Meet the project team behind ‘Sleeping Well in the Early Modern World’

Sasha Handley

Sasha profile photoSasha Handley is Professor of Early Modern History at The University of Manchester and is the Principal Investigator on the ‘Sleeping well in the Early Modern World’ project.

Sasha’s research explores ideas, practices, environments, and objects relating to sleep in the early modern period, and she is an expert on material culture methodologies, women’s history, and histories of everyday life in the period.


Sasha’s sleep-related publications include ‘Sleep in Early Modern England’ (New Haven and London: Yale University Press, 2016), ISBN: 9780300220391.

Relevant journal articles include:

  • Accounting for sleep loss in early modern England’: Interface Focus, 10:3, 2020, 
  • ‘Deformities of nature: sleepwalking and non-conscious states of mind in late eighteenth-century Britain’, Journal of the History of Ideas, 78:3, 2017, 401-425.
  • ‘Sociable Sleeping in Early Modern England, 1660-1760’, History: The Journal of the Historical Association, 98:329, 2013: 79-104.
  • ‘From the Sacral to the Moral: Sleeping Practices, Household Worship and Confessional Cultures in Late Seventeenth-Century England’, Cultural and Social History, 9:1, 2012: 27-46.
  • ‘Sleepwalking, Subjectivity and the Nervous Body in Eighteenth-Century England’, Journal for Eighteenth-Century Studies 35:3, 2012: 305-323.

Leah Astbury

Leah profile photoLeah Astbury is a historian of early modern gender, family and medicine and a Postdoctoral Research Associate on the ‘Sleeping well in the Early Modern World’ project. Previously she was a Wellcome Trust Postdoctoral Fellow at the Department of History & Philosophy of Science, University of Cambridge (2018-2021) where she was researching the relationship between marriage and health in early modern England.

In 2017-18 she was the Molina Fellow in the History of Medicine and Allied Sciences at the Huntington Library, San Marino. Prior to this she held fellowships from the Society of Renaissance Studies and The Oxford Research Centre for the Humanities (TORCH). She completed her PhD in 2016 at the University of Cambridge, titled ‘Breeding Women and Lusty Infants in Seventeenth-Century England’, which examined the experience of pregnancy, childbirth and after-birth care.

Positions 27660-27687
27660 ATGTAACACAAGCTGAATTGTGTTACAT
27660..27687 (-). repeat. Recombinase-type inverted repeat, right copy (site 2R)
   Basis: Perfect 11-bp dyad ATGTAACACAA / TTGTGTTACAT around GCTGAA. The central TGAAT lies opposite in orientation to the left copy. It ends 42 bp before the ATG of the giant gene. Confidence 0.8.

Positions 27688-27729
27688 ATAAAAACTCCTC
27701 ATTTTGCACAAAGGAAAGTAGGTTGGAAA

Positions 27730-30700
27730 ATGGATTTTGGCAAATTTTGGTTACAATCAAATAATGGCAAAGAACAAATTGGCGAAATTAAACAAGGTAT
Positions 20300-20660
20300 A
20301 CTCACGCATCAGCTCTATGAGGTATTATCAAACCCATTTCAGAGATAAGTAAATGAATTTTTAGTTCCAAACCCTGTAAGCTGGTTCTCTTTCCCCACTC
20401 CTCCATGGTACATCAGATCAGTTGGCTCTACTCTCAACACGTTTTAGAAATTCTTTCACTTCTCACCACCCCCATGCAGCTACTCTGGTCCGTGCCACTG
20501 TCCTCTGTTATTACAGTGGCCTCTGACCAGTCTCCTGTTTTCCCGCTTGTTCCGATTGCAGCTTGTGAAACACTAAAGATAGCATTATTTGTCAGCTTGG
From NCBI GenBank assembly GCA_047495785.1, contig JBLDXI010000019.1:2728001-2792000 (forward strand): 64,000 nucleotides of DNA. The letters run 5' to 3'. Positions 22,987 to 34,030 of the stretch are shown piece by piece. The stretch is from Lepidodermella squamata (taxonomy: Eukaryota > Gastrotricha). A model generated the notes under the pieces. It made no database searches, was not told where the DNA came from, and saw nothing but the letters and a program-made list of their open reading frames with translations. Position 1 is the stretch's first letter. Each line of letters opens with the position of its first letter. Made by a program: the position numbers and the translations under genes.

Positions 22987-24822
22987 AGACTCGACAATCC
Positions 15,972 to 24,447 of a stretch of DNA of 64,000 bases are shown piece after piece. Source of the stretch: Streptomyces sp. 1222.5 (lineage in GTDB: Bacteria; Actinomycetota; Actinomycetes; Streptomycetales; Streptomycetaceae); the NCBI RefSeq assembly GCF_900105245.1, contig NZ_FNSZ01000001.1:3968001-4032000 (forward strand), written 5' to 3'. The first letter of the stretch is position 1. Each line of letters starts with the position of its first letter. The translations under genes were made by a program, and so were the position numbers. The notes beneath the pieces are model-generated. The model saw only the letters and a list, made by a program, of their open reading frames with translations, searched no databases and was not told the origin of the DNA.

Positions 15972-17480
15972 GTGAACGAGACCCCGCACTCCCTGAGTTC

Leah’s publications include:

Holly Fletcher

Holly profile photoHolly Fletcher is a Postdoctoral Research Associate on the project ‘Sleeping well in the Early Modern World’. Her research focuses on the history of the body and its interactions with the material world in the early modern period. Prior to joining the project, Holly taught early modern history at the University of Sussex. She completed her PhD at the University of Cambridge in 2020 with a thesis examining the cultural significance of body size and shape in early modern Germany.


Holly’s publications include:

  • ‘Belly-Worshippers and Greed-Paunches: Fatness and the Belly in the Lutheran Reformation’, German History, 39:2, 2021: 173-200.
  • ‘Age, Gender and the Body in the Bronze and Pearwood Statuettes of 1520s Germany’, Gender & History, 32:2, 2020: 341-372.

Lucy Elliott

Lucy profile picture

Lucy Elliott is a PhD student at The University of Manchester. She received a BA in History and MA History of Medicine from Newcastle University. Lucy’s research interests centre on early modern cultural and medical histories, with particular focus upon Britain and England’s American colonies. Her PhD thesis will explore how the early modern environment and climatological change shaped the practice and perception of sleep.

Anna Fielding

Anna is a postgraduate researcher at Manchester Metropolitan University working on early modern commensality (eating together) and National Trust properties in the north west of England. She is project officer for ‘Sleeping Well in the Early Modern World’, based at Ordsall Hall in Salford. Anna translates the research of the sleep team into workshops and events for Ordsall’s visitors and school groups. She recreates early modern sleep remedies, using produce from the garden, and links domestic sleep care to the surrounding environment. Her work ensures that the project’s research on early modern sleep is accessible to all. The public can try out remedies, learn more about early modern approaches, and consider the links between historical sleep advice and the importance of good sleep today. Anna has worked with the National Trust for several years on collaborative academic projects, including during her PhD. Her research includes work on how to effectively combine historical research with heritage and public engagement.

Anna's Publications

Anna’s publications include: 

Eleanor Shaw

Eleanor Shaw is the project officer for ‘Sleeping well in the early modern world’ and looks after the project administration and organisation. She has previously worked in health and development roles, administering professional development projects with midwives and GPs around the globe. She is also a final year part time PhD student, finishing her PhD on the development of medical journals in the 20th century and how the kinds of communities that medical journals become impacts the research they fund, support, publish and publicise.

Eleanor's publications

Eleanor’s publications include: